Factors Controlling Digestive
The activities of the digestive system are controlled by nerves,
hormones, and local mechanisms. Sensory nerves present in the walls of the gut
can be stimulated by food material in the lumen and by stretching of the
walls. By their communication with the nerve that supplies the smooth muscles,
contraction of smooth muscle and secretion of glands in the local area can be
affected. In addition, communication of these sensory nerves with the central
nervous system can alter activities in various remote parts of the gut.
The gastrointestinal tract is an endocrine factory in itself.
Eighteen or more secreted hormones have been identified, with more hormones
being identified con-tinually. The hormones secreted in the gastrointesti-nal
tract are transported by the blood and have their effect on other regions of
the gut. For example, gas-trin, a hormone secreted by cells in the stomach,
stim-ulates gastric motility and secretion. Similarly, hor-mones (e.g.,
secretin, cholecystokinin) from the upper part of the intestine cause an
increase in the secretion from the pancreas and relaxation of the sphincter be-tween
the small and large intestines.
In addition to hormones, chemicals released locally regulate the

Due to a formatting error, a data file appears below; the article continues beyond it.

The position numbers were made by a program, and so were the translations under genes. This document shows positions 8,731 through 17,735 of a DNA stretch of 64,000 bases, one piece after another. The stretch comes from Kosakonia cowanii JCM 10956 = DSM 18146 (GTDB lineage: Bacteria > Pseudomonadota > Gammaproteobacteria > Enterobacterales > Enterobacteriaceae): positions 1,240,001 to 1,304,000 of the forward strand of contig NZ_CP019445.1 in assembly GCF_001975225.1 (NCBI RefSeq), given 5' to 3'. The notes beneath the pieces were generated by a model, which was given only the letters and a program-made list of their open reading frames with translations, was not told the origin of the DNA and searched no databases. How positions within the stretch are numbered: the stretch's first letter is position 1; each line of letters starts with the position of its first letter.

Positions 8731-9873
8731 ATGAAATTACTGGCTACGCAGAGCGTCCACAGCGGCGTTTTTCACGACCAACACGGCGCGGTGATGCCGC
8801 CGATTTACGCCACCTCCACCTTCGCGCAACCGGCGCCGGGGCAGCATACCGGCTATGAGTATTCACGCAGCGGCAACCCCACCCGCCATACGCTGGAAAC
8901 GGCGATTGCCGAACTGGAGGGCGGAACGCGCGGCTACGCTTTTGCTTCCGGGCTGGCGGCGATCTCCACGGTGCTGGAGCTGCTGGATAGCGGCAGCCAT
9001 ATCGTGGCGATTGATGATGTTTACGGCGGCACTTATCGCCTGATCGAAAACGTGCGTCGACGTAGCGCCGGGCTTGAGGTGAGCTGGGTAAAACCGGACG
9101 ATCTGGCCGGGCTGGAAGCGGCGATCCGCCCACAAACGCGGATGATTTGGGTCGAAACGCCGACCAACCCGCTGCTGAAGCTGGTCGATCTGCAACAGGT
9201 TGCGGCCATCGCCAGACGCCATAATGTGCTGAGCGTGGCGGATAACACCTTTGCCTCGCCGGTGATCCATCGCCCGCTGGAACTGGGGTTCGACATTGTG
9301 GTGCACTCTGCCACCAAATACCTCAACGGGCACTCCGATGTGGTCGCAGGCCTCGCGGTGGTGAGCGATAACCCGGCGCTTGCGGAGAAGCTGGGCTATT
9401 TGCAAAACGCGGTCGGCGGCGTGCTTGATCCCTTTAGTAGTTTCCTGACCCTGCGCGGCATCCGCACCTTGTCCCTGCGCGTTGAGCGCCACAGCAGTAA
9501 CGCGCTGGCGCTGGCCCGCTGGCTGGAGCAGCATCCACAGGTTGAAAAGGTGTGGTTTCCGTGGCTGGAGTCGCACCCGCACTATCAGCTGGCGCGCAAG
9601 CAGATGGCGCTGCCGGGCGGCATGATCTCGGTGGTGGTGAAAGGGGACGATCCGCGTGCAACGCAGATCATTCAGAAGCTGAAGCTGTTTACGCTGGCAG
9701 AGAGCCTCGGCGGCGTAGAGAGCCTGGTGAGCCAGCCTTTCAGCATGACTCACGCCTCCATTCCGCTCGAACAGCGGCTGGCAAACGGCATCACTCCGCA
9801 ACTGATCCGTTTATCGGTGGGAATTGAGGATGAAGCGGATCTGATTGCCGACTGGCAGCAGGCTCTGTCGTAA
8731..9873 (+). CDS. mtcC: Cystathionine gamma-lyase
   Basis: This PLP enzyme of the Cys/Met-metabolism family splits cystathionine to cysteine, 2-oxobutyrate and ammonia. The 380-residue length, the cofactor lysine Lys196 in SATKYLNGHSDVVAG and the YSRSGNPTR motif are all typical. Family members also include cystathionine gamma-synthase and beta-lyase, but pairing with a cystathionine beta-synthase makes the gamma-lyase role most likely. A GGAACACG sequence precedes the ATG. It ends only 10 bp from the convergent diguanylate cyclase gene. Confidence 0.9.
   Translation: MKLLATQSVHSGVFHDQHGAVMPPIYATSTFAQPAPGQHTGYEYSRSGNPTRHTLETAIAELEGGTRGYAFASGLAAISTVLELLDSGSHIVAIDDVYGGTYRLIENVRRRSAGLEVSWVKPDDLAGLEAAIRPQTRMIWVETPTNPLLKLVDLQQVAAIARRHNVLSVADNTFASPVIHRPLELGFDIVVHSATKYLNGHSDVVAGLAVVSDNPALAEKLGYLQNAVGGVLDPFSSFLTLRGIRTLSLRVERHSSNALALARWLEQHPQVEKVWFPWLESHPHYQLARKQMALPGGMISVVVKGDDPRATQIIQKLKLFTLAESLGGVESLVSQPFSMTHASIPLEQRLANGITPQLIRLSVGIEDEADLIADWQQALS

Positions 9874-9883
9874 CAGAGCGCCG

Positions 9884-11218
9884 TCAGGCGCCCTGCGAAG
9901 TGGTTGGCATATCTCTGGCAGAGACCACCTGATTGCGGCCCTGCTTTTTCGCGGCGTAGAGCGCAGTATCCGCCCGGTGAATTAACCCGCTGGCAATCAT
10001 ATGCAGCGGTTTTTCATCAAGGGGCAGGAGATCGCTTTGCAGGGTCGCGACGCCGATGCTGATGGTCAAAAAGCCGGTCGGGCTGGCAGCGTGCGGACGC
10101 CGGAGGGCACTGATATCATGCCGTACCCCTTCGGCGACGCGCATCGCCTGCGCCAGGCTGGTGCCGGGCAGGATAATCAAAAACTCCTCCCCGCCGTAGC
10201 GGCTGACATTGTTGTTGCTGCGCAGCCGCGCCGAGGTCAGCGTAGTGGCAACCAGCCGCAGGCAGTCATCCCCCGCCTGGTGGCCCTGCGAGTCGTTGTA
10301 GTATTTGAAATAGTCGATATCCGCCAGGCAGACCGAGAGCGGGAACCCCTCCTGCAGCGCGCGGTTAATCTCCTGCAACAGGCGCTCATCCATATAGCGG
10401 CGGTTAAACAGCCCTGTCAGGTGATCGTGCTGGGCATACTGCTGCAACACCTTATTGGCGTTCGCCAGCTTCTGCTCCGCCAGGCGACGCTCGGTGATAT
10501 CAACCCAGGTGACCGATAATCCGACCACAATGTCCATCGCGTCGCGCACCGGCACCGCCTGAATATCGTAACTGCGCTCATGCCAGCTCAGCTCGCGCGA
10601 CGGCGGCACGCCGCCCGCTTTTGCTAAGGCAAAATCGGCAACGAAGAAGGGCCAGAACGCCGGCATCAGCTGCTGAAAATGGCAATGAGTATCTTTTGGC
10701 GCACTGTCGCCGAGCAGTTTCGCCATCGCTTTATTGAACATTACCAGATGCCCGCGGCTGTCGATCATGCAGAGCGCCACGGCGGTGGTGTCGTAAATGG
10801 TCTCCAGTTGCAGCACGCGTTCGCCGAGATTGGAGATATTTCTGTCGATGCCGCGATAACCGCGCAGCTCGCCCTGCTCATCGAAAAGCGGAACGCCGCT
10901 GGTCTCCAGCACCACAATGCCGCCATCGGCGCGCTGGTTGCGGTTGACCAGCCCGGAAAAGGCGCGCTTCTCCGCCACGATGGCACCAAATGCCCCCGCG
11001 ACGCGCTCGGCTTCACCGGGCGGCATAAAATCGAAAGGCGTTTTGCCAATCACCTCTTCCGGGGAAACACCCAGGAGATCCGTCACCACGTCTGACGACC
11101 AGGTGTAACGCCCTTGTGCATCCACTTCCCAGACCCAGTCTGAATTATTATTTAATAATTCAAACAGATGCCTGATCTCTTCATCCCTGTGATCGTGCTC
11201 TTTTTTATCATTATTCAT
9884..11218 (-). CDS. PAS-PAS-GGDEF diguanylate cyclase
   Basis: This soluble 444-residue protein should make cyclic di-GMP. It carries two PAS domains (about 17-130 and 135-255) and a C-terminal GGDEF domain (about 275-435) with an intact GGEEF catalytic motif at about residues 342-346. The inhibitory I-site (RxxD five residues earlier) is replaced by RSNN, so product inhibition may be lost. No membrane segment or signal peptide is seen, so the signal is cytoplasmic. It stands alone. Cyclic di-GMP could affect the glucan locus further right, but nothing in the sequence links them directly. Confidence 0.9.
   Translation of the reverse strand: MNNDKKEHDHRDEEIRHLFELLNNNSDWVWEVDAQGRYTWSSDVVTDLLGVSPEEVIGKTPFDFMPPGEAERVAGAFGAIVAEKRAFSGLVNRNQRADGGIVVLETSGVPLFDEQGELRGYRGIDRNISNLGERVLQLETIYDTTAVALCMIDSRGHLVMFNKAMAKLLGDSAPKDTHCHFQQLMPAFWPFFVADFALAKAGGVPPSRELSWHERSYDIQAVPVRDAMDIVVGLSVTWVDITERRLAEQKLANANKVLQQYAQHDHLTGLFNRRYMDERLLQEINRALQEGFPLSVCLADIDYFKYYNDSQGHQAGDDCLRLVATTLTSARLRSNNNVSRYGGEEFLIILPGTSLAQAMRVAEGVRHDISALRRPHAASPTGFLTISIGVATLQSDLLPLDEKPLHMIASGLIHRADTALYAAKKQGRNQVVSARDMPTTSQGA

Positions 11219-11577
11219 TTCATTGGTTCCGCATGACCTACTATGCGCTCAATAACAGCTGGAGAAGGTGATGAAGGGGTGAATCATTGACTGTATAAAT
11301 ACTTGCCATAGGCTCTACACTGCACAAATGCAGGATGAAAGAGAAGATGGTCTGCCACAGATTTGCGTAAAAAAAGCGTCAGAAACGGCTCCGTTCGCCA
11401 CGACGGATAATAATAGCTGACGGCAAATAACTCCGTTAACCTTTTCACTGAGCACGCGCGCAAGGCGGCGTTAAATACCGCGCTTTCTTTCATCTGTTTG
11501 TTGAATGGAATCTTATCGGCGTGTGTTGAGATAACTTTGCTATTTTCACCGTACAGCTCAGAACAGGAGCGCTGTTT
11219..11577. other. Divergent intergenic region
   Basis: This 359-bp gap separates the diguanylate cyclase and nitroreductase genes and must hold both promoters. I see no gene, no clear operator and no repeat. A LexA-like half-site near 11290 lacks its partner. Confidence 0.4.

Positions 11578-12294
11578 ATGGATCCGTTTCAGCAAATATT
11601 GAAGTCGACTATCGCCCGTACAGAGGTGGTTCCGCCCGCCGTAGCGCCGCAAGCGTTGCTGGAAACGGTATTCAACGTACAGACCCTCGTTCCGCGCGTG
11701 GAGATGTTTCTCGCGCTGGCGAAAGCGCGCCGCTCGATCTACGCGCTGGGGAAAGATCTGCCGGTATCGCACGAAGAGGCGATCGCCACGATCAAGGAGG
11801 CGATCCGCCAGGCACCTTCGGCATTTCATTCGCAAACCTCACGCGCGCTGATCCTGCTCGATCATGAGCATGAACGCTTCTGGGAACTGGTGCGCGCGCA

activities of the cells. For example, hista-mine released by cells in the
stomach stimulates the ad-jacent acid-secreting cells. Local mechanisms are im-portant
when small areas of the gut must be regulated.
Although the gut appears autonomous, with its own nerve supply,
hormones, and local mechanisms, its activities can be modified by other
factors. The central nervous system (i.e., the brain and the spinal cord)
hormones secreted by other endocrine glands and even changes in the electrolyte
content of the blood can modify its activities. That is how stress can cause
changes in bowel habits. Individuals with hy-perthyroidism tend to have
diarrhea, and individuals with hypothyroid, constipation. Many drugs taken for
other ailments can also affect the normal func-tioning of the gut.